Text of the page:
Trinidad’s Doctor’s Office
Trinidad’s Doctors Office: The Amusing Diary of a Scottish Physician in Trinidad in the 1920s, Vincent Tothill (Paria Classics)
Books should always be judged of their time with due attention to their particular milieu and the prevailing views of the era when they were written. If some of the views that are expressed by Mr Tothill in his book, describing his experiences as a doctor in the Colonial Service in Trinidad, were published in a book written in the twenty first century, there would surely an outcry from the numerous equalities and anti-discrimination lobbying groups. No doubt they would be on the Today programme quoting sections of the text to demonstrate the heartlessness, bigotry and prejudices of White Europeans to those from the Tropics.
They would not have to look very far for choice extracts, for example “The Indians are an amazingly thrifty people, but who knows whether their lives are worth the botheration of living?” Or when a lady enters the surgery splattered with blood and the Doctor asks what happened to her and is told by her husband “Doctor, she humbug me too much. She won’t cook me breakfast, so I give her one lash with my bootoo.” The lady, whilst still bleeding, confirms this with a scream from the couch that “he brutalize me for true”. The Doctor’s response is “Well, I dare say you deserve it”. One might even choose to quote the incident when a lady brings in her brood of children by, quite obviously, different fathers to which the Doctors notes to himself: “An interesting mix grill; one cafe au lait, one high brown with a touch of Chinese, and one black child. It would be interesting to have a sweepstake on the possible colour of any addition to the family”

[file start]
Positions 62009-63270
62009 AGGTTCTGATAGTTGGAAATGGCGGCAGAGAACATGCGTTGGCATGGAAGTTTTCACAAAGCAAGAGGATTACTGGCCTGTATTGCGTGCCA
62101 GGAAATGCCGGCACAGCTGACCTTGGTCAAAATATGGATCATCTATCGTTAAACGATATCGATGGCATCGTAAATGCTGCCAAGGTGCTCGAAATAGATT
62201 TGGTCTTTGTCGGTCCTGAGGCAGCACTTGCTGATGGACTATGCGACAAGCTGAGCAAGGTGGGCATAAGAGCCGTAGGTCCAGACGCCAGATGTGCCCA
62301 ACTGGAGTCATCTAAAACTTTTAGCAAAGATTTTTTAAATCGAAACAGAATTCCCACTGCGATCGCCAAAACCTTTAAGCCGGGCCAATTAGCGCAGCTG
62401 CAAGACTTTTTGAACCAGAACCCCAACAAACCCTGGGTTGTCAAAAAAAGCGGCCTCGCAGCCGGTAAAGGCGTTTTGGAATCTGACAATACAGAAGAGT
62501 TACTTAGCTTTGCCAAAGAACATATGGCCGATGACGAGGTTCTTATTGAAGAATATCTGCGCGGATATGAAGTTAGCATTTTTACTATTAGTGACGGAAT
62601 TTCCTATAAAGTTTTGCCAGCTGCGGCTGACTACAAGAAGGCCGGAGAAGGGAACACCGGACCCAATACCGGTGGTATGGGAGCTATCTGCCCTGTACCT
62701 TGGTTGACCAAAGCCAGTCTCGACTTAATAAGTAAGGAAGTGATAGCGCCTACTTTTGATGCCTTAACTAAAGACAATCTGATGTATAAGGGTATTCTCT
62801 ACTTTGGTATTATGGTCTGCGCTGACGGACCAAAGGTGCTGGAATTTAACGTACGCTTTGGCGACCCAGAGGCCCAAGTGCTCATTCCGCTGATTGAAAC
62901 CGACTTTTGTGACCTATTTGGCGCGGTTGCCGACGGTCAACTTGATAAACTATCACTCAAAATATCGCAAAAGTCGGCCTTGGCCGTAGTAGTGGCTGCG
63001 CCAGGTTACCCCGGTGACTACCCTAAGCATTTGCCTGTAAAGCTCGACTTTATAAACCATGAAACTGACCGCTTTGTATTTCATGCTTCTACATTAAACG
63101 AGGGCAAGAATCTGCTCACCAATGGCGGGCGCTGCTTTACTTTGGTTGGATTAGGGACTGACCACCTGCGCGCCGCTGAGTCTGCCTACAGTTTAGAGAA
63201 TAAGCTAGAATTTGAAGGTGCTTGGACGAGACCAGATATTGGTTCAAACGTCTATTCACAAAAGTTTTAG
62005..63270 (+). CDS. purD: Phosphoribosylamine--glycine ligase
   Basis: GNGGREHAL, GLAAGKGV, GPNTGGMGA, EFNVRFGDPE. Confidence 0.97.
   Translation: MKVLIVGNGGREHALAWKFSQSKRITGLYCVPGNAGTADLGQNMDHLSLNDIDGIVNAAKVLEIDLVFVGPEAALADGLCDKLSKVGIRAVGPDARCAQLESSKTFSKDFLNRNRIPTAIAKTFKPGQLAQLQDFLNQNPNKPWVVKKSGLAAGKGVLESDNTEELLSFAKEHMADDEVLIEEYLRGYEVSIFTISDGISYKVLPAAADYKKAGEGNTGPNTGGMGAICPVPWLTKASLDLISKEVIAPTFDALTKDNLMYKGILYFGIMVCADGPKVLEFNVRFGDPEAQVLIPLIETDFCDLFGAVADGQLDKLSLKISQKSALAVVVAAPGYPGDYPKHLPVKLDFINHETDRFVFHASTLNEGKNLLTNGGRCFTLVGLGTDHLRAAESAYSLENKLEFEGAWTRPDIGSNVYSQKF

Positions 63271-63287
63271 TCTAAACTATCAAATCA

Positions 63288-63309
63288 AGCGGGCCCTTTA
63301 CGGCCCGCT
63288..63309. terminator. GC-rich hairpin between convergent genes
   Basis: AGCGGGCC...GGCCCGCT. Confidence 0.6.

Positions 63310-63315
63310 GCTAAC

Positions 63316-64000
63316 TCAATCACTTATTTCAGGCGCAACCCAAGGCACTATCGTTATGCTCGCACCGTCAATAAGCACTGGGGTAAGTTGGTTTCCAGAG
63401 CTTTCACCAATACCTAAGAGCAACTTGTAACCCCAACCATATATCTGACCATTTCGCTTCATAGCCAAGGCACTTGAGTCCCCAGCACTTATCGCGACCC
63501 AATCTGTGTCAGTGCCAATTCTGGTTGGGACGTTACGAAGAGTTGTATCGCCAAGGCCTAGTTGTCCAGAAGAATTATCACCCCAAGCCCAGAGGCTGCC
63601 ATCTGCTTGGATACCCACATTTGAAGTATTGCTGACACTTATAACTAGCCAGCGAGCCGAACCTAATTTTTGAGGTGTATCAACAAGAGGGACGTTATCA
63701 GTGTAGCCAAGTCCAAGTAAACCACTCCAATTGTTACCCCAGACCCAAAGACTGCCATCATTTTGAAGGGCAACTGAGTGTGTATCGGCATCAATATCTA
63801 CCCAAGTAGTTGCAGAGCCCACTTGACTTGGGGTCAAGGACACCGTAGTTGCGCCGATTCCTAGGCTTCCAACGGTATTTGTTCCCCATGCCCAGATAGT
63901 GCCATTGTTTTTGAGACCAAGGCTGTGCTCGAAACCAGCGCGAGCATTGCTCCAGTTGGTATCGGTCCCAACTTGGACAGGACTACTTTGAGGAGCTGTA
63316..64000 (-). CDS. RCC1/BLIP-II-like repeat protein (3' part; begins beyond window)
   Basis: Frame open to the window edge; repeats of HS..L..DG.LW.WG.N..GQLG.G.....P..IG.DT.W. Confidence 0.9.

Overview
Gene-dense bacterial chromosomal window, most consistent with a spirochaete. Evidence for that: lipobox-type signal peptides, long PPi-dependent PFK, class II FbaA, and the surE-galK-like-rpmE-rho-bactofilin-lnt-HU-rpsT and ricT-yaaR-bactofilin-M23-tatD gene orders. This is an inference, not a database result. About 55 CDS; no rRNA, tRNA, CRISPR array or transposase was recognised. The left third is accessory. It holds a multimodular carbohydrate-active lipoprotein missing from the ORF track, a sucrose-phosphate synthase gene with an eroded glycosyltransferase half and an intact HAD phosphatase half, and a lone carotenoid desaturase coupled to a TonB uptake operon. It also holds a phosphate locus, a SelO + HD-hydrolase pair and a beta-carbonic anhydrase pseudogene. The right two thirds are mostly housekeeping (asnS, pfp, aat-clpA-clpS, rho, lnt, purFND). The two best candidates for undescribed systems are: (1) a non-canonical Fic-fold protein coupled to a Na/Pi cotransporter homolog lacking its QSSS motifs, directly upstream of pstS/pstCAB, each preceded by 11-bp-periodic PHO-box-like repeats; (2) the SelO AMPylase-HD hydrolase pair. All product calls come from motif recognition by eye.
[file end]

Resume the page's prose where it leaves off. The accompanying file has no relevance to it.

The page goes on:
For those wishing to denigrate the book by quoting extracts such as the ones above, they would not need to look farther than the introductory chapter. If one is offended by such sentiments as above and would misleadingly judge a humorous book written about the 1920s and first published in 1939 by the standards of almost a century later, then you might not enjoy this book.
If that is the case, it would be a shame because when taken as a whole, the book is a painfully funny and poignant account of a young doctor’s time spent treating the people of Trinidad. Far from being racist or prejudiced against them, Tothill has a genuine liking and sympathy for their plight and shares none of the haughty disdain shown by other white colonials living amongst the inhabitants of Trinidad. As a doctor his vantage point is better than many of others and this combined with a shrewd yet sensitive eye allows him to vividly capture in a valuable anthropological and historical document the conditions, lifestyles and attitudes of the period.
This is punctuated throughout though by wry observations, witty repartee and gift for a well-crafted anecdote. For example, when presented with a particularly loquacious woman he notes on her report: SCIPIO, Polypheme, 47 DIARRHOEA (verbal) stating the prescription for her ailment as “Mistura A.D.T”. When a slightly perplexed pharmacist telephones to ask which medicine the abbreviation refers to, Tothill replies “A.D.T Any Damn Thing. It is a well-known London hospital mixture”.